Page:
BROVANA should not be initiated in patients with acutely deteriorating COPD or potentially life-threatening episodes of COPD, or used as rescue therapy for acute episodes of bronchospasm. Acute symptoms should be treated with an inhaled short-acting beta2-agonist.

BROVANA should not be used more often, at higher doses than recommended, or in conjunction with other medications containing LABAs as an overdose may result. Patients who have been taking inhaled short-acting beta2-agonists on a regular basis should be instructed to discontinue their regular use and to use them only for symptomatic relief for acute respiratory symptoms. Clinically significant cardiovascular effects and fatalities have been reported in association with excessive use of inhaled sympathomimetic drugs. Patients using BROVANA should not use another medicine containing a LABA for any reason.

Immediate hypersensitivity reactions may occur with BROVANA. If signs occur, discontinue immediately and institute alternative therapy.

As with other inhaled beta2-agonists, BROVANA can produce paradoxical bronchospasm that may be life-threatening. If paradoxical bronchospasm occurs, BROVANA should be discontinued immediately and alternative therapy instituted.

BROVANA, like other beta2-agonists, can produce a clinically significant cardiovascular effect in some patients as measured by increases in pulse rate, systolic or diastolic blood pressure, and/or symptoms. BROVANA should be used with caution in patients with cardiovascular disorders, especially coronary insufficiency, cardiac arrhythmias, and hypertension. Beta2-adrenergic agonists may produce significant hypokalemia in some patients.

As with other beta2-agonists, BROVANA, should be administered with extreme caution to patients being treated with monoamine oxidase inhibitors, tricyclic antidepressants, or drugs known to prolong the QTc interval because these agents may potentiate the action of adrenergic agonists on the cardiovascular system.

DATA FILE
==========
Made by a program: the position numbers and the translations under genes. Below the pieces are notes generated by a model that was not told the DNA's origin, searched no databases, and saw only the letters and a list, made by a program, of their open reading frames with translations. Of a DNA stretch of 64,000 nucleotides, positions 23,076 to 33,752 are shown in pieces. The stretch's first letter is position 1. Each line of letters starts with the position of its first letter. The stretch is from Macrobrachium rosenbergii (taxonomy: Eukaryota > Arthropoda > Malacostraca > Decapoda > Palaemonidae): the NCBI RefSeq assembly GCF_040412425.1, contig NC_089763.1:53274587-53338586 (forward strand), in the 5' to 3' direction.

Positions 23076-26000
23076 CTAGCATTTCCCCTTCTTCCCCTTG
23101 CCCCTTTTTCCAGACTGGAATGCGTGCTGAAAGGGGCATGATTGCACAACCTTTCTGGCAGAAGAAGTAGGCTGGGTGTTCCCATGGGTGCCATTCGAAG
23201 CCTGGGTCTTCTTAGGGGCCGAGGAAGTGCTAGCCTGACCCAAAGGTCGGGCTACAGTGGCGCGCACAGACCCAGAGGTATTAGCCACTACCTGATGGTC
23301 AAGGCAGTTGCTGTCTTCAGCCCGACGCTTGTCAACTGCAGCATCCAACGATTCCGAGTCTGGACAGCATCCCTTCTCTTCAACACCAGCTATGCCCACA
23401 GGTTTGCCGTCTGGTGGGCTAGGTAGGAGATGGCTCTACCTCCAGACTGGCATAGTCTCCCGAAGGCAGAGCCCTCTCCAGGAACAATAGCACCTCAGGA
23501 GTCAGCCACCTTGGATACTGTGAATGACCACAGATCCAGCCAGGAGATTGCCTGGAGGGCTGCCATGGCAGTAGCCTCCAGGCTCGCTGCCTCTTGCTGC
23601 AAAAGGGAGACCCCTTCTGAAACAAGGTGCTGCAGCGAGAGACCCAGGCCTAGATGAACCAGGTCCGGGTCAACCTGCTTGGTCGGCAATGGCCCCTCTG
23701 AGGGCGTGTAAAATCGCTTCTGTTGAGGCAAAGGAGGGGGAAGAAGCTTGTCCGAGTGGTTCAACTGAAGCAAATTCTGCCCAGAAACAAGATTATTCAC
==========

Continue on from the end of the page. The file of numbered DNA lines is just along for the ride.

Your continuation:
As with other beta2-agonists, BROVANA should be used with caution in patients treated with additional adrenergic drugs, non-potassium-sparing diuretics, and beta-blockers.

BROVANA, like all medicines containing sympathomimetic amines, should be used with caution in patients with convulsive disorders, thyrotoxicosis, diabetes mellitus, ketoacidosis, and in patients who are unusually responsive to sympathomimetic amines.

Overall efficacy of BROVANA was maintained throughout the 12-week trial duration. Some tolerance to the bronchodilator effect of BROVANA was observed after 6 weeks of dosing (at the end of the dosing interval), although the FEV1 improvement remained statistically significant. This was not accompanied by other clinical manifestations of tolerance.

The five most common adverse events reported with frequency ≥2% in patients taking BROVANA, and occurring more frequently than in patients taking placebo, were pain (8% vs 5%), chest pain (7% vs 6%), back pain (6% vs 2%), diarrhea (6% vs 4%), and sinusitis (5% vs 4%).

BROVANA should not be swallowed as the intended effects on the lungs will not be obtained.  BROVANA is only for oral inhalation via a standard jet nebulizer connected to an air compressor.

You are encouraged to report negative side effects of prescription drugs to the FDA. Visit www.fda.gov/medwatch or call 1-800-FDA-1088.

For additional information, please see the full Prescribing Information including BOXED WARNING, and Medication Guide for BROVANA (arformoterol tartrate) Inhalation Solution, at www.sunovionprofile.com/brovana.


BROVANA® (arformoterol tartrate) Inhalation Solution is a long-acting beta2 -adrenergic agonist (LABA) indicated for the long-term, twice-daily (morning and evening) maintenance treatment of bronchoconstriction in patients with chronic obstructive pulmonary disease (COPD), including chronic bronchitis and/or emphysema. BROVANA is for use by nebulization only.

Important limitations: BROVANA is not indicated to treat acute deteriorations of COPD and is not indicated to treat asthma.